SSHAC live blog: Liberalism and Orthodoxy at Southern Seminary, 1870-1910 – Greg Wills

Communications Staff — February 19, 2009

Speaker: Greg Wills

Title: professor of church history at Southern Seminary and director of the center for the study of the Southern Baptist Convention

Wills focused on Crawford Toy, E.Y. Mullins and W.O. Carver in his presentation, with particular focus on Toy and Carver.

Toy and the inspiration of the Bible

When Southern Seminary dismissed Toy in 1879 it became the first American institution to do so over liberal theology.

A new theology known as liberalism or modernism began to emerge around the time of Toy over skepticism over the traditional Protestant approach to the Bible. In particular Christianity’s claims that it arose from historical events. Liberal theologians questioned the claims of Protestantism that the Bible held absolute truth. The parting of the sea, the cursing of the fig tree seemed self-evidently fabulous to them.

The science of historical criticism applied scientific rules to the Bible and in this way claimed to discredit its supernatural elements.

An argument for a mythological reading of the creation account developed. This approach said that God inspired the Bible in such a way that its historical meaning could be false, but its religious meaning could be true. This approach to the inspiration of the Bible allowed liberal theologians to be critical of the Bible’s historical accounts, but still accept the Bible. Toy accepted this theology.

On the issue of geology, Toy accepted arguments of the time against young earth creationism in favor of old earth creationism. Toy also adopted Darwinism. Toy told a student in one of his classes to not deny evolution, for evolution and the Bible were not incompatible.

Under the new liberal view of inspiration, the divine aspect of the Bible was the internal spiritual meaning. The human aspect was the outward meaning of the text, including its history. So Genesis was wrong on science, but right on religion. With this new approach, Toy could retain his faith in a Bible that was true in its spiritual meaning, while also holding to Darwinist evolution.

Toy picked up the teaching of liberal scholars that the ‘spiritual meaning’ of the Old Testament was to promote monotheism.

By 1874, Toy was teaching his students this reconstruction of Genesis (and the rest of the Old Testament, the details of which I was not able to catch). Toy taught his students to teach the Old Testament by focusing on the so-called spiritual meaning of the text.

In 1877, Toy taught his students that the traditional Messianic prophecies in Isaiah and other prophets were not fulfilled by Christ. But Christ did fulfill them in a general way through His work of spiritual redemption. But Christ did not fulfill any prophecies in an intrinsic way.

Toy wrote in a letter to a friend in 1879, he said that the New Testament authors often interpreted the Old Testament in a way not consistent with the text’s original meaning. Toy held that such contradictions did not invalidate the New Testament text because its spiritual meaning stood untarnished.

Toy was a professor at Southern Seminary and all such professors had to agree with, and teach according to, the institution’s Abstract of Principles. Toy was pressured to resign in 1879 due to his abberant theological views. After Toy chose to resign, James P. Boyce, and others, examined his theological views. The board of Southern Seminary voted 16-2 in favor of Toy’s dismissal.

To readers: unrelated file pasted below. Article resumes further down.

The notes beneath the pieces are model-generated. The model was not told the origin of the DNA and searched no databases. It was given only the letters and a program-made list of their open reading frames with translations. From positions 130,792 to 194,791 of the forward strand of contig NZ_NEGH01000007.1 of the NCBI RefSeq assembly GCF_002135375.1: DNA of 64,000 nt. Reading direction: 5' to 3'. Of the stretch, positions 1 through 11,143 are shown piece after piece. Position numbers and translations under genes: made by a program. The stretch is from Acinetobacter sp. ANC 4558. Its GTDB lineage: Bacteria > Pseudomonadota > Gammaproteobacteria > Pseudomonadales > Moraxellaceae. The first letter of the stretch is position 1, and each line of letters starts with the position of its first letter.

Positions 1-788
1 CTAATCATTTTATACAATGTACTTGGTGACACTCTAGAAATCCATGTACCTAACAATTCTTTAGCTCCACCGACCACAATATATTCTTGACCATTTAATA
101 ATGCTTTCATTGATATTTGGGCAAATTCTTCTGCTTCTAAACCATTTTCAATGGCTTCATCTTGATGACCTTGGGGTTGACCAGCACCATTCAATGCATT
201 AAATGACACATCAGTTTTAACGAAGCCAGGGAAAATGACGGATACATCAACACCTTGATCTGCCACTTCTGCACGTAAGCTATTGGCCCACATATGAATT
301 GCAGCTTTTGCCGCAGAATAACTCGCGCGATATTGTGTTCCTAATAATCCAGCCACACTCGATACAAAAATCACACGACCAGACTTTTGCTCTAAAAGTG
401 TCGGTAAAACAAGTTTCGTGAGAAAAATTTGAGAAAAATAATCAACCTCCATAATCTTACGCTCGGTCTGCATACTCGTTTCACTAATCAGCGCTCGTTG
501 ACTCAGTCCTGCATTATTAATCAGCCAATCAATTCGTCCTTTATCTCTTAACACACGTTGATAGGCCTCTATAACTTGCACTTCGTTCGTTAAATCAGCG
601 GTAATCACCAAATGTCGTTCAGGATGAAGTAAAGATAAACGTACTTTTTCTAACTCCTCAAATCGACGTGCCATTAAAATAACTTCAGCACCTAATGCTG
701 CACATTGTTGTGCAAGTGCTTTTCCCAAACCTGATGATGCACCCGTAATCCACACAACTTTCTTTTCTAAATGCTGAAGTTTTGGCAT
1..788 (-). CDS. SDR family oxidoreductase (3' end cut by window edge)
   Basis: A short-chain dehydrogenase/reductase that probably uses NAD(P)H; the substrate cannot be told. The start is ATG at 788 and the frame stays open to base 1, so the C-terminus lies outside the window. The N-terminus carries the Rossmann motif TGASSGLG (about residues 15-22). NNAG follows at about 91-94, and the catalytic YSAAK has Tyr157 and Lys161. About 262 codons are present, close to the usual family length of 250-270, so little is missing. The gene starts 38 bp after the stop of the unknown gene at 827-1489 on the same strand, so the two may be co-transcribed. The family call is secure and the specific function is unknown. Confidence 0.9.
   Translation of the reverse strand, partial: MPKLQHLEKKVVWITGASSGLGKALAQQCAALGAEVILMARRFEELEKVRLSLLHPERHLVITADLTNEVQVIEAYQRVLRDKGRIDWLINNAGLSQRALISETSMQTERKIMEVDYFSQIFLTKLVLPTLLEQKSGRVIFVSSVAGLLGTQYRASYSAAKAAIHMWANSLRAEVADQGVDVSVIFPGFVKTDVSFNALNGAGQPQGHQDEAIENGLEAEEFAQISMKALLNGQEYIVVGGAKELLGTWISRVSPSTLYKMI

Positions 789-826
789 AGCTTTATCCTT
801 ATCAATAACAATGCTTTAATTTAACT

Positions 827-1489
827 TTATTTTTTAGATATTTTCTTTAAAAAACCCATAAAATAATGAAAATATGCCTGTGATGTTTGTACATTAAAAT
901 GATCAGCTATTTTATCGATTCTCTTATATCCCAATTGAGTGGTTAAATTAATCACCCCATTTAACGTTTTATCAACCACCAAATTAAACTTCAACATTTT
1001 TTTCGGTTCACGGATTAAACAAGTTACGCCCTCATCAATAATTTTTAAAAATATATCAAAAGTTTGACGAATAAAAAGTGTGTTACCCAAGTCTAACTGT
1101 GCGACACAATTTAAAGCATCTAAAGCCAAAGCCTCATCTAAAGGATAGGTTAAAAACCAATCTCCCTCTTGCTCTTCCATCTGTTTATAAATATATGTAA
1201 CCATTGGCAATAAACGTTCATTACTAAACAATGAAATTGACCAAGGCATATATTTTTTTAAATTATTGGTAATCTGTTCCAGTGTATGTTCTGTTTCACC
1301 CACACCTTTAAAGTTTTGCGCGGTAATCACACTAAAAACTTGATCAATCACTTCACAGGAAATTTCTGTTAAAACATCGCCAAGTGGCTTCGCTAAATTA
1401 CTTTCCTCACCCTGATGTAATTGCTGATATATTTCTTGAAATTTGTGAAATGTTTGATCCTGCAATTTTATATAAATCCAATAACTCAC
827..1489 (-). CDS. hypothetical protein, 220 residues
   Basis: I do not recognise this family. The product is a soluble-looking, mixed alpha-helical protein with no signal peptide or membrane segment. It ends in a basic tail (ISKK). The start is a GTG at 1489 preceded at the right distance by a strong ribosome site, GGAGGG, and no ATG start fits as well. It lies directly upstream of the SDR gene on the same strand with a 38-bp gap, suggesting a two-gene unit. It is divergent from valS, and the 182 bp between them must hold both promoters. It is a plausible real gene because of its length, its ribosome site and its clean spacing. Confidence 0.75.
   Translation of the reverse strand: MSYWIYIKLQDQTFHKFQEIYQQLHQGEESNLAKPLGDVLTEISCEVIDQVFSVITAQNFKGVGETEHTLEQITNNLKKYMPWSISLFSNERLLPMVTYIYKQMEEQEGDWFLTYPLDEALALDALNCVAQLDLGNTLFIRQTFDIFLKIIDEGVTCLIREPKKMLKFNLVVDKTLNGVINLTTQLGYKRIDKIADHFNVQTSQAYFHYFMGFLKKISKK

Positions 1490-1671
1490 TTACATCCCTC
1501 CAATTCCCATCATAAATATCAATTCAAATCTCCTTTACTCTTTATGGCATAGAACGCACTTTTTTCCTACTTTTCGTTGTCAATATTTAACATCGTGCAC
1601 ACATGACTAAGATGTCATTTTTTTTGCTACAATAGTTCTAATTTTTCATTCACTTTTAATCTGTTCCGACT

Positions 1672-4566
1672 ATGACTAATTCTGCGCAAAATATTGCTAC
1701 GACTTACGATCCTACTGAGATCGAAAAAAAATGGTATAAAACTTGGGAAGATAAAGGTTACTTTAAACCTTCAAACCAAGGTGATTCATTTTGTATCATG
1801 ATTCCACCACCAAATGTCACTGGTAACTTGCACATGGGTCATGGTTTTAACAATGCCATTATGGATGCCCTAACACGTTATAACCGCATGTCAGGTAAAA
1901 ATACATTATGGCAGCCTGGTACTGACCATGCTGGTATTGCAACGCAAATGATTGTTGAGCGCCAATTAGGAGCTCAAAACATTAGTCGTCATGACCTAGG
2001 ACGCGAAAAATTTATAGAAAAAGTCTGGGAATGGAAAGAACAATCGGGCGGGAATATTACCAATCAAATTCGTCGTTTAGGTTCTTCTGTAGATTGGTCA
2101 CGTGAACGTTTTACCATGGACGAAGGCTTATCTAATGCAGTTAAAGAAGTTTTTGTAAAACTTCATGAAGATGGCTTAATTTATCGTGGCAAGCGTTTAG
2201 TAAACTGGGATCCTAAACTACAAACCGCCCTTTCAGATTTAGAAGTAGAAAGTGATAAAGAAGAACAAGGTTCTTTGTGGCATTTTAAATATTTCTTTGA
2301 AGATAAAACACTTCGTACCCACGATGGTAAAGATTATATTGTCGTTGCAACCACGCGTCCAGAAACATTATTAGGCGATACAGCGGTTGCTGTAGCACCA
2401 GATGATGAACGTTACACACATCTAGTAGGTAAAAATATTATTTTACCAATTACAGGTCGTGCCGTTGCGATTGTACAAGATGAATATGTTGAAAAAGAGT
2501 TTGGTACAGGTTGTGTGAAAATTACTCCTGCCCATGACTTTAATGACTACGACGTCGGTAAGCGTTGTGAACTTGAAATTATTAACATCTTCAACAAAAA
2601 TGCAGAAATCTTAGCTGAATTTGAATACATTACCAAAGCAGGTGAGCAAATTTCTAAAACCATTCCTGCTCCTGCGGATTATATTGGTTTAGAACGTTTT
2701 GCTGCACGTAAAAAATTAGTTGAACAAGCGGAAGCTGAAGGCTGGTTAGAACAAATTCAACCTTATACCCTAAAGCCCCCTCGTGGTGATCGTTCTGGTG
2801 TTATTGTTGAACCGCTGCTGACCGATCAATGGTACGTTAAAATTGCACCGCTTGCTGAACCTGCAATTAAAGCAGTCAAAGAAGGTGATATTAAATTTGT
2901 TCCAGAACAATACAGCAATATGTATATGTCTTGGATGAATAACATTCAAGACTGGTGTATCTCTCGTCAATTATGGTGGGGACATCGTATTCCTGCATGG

Toy’s efforts to ‘enlighten’ Southern Baptists had largely failed. But a generation of Southern Baptist ministers accepted Toy’s view and sought to propagate what he taught.

A large percentage of Southern Seminary professors in succeeding generations accepted the new liberal view of inspiration, including Mullins and Carver.

E.Y. Mullins

Mullins viewed his approach to theology as both progressive and conservative. Mullins sought a mediating theology between rationalism and orthodoxy. Mullins upheld the priority of personal experience.

Mullins led Southern Baptists to adopt a new approach to theology. Mullins said the Christian doctrinal system arises out of the facts of Christian experience, instead of the facts of the Bible. Mullins based all Christian theology on Christian experience.

Mullins said religious experience is the starting point of religious knowledge. Mullins and the more progressive Southern Seminary faculty sought the middle ground between rationalism and orthodoxy.

Mullins argued for a bifurcation between scientific knowledge and religious knowledge.

W.O. Carver

Carver, a missions professor at Southern, rejected Mullins division between scientific knowledge and religious knowledge.

Carver wrote a defense of missions in light of the developments of liberal theology, which Carver believed would soon be the accepted theology of most Christians. Carver argued that even with liberal theology, Christianity was the only way to save the world. Not people, but the world. Carver said only Christianity could save civilization.

Carver believed the new theology was inevitable. Carver said religion was the experience of God’s love and the power to live for others. That is why Christianity alone could save the world, because when you introduce people to this experience they have power to live for others and save the world.

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